Sunday 18 August 2019

'Significant' risk that children's hospital cost will soar yet again

Work in progress: An aerial shot of the new children’s hospital project
Work in progress: An aerial shot of the new children’s hospital project
Cormac McQuinn

Cormac McQuinn

There are still "significant" risks of further cost increases to the National Children's Hospital (NCH), a major report on the overrun at the controversial project has warned.

There were renewed fears that the full costs of the hospital could rise above the previously estimated €1.73bn in the wake of the publication of the review by consultancy firm PwC. There has been intense scrutiny of the NCH project since it emerged late last year that construction costs spiralled by €450m to more than €1.4bn. A further €300m is to be spent once the cost of IT equipment and other items are included.

Now PwC's report warns that if ongoing risks are not effectively managed it could lead to a further cost escalation.

The dangers include how elements of the NCH design have yet to be finalised and costed.

The report also points to terms of the contract with the hospital's builders that allow them to recover costs relating to construction price inflation above 4pc. PwC noted that an increase in construction inflation to 10pc would result in an additional cost of around €97m.

A no-deal Brexit is listed as an "uncontrollable risk" as the project is based on the delivery of construction materials and equipment on a "just-in-time basis".

An estimated €50m worth of this is to be sourced from the UK and its delivery in accordance with the NCH's anticipated timeline and costs could be "significantly disrupted".

The report recommends that a comprehensive plan be developed to mitigate against the residual risks.

In terms of the history of the NCH project, the PwC review found "significant failures" occurred during the "crucial" planning and budgeting stages. There was said to be a lack of robust planning for the process of establishing a guaranteed maximum price (GMP).

Understanding of the risks associated with the procurement strategy was said to be "poor at all levels of the governance structure" and "red flags" indicating the inadequacy of the budget were missed.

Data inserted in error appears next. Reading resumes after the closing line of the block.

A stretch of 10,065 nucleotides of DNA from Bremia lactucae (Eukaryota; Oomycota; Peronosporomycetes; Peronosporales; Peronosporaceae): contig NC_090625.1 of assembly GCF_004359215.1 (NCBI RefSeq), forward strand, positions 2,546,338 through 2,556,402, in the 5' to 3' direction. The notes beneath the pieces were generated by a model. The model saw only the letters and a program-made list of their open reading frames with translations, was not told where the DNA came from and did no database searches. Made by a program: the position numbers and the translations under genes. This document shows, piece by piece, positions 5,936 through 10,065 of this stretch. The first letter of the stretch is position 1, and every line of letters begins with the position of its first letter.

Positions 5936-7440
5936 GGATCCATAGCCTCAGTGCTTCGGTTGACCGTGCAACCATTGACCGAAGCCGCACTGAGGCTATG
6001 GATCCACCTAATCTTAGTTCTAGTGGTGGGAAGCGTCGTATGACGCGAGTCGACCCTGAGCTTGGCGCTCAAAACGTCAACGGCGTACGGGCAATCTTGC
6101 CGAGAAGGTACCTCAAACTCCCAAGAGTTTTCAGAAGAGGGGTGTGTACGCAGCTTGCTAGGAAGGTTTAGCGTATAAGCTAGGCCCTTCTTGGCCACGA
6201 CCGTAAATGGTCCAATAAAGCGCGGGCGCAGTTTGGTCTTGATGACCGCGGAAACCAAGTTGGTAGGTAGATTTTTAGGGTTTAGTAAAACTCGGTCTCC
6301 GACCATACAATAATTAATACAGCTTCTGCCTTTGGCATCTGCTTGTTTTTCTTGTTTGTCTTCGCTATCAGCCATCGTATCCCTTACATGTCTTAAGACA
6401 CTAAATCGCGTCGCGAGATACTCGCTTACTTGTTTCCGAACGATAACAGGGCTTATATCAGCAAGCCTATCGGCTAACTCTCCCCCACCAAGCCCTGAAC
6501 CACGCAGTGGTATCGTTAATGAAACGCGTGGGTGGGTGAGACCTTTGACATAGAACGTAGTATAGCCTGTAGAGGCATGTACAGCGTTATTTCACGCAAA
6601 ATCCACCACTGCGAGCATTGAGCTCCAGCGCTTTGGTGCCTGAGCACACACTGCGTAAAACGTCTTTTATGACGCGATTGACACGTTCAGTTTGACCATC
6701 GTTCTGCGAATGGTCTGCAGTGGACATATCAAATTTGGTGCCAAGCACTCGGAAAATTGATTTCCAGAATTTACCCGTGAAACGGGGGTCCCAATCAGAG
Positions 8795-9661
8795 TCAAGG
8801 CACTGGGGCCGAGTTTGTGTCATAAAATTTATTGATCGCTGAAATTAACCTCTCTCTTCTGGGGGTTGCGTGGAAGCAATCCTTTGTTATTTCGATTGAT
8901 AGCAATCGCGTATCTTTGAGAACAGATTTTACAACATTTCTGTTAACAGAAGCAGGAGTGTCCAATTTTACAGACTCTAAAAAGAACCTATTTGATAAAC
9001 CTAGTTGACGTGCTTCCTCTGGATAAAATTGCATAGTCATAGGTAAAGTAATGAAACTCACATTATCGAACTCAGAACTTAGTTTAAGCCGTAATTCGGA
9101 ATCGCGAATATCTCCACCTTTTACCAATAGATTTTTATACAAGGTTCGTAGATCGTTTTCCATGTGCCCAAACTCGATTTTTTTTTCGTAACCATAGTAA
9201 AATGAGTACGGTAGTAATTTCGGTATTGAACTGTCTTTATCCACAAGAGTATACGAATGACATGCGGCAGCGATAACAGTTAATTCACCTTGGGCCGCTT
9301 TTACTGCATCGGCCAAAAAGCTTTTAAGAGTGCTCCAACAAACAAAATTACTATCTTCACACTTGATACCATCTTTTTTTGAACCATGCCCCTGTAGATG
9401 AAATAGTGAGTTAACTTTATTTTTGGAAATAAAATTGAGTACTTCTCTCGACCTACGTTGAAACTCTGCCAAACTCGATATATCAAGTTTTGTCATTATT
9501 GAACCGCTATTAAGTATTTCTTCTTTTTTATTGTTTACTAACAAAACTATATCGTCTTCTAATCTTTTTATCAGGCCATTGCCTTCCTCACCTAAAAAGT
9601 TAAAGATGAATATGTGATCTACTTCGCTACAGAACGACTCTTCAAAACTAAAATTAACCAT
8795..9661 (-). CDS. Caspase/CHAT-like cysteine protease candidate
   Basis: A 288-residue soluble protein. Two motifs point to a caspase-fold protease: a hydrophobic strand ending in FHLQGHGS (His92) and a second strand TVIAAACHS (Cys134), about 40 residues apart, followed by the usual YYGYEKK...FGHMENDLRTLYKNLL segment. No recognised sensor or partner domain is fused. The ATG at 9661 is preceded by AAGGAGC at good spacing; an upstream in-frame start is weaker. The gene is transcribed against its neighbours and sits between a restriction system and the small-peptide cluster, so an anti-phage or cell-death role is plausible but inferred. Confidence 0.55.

One issue identified is that the quantity surveyors used a number of different techniques to determine quantities that in some cases differed to those used by the builders, complicating the process of determining the GMP. The report said there was a rapid escalation of the costs at a late stage in the project, but that any alternative course of action other than proceeding would likely have led to "significant delay" and "increased cost".

The report recommends strengthening the National Paediatric Hospital executive to support the planning and execution of the next phase of the project. It says the rules governing public sector spending on major capital projects should also be strengthened.

Taoiseach Leo Varadkar said the report makes for "grim reading". He said the priority now is to "finish the job on time" to meet the 2023 opening date, while containing further cost increases and learning from mistakes in advance of other major capital projects like the Metro.

Labour's Alan Kelly said the report vindicates predictions the costs could rise to up to €2bn and accused the Government of taking a "hands-off approach" to the project.

Fianna Fáil TD Stephen Donnelly also raised concern at the possibility of a further cost escalation, saying the report "repeatedly stressed" that it could go beyond the current €1.73bn estimate.

On the question of whether anyone would be held accountable for the cost overruns, Health Minister Simon Harris said he will be talking to the chairman of the NPHDB Fred Barry to discuss the report's findings. He said Government relies on experts carrying out their work to assess costs of such projects and it's clear "something went badly wrong".

Irish Independent

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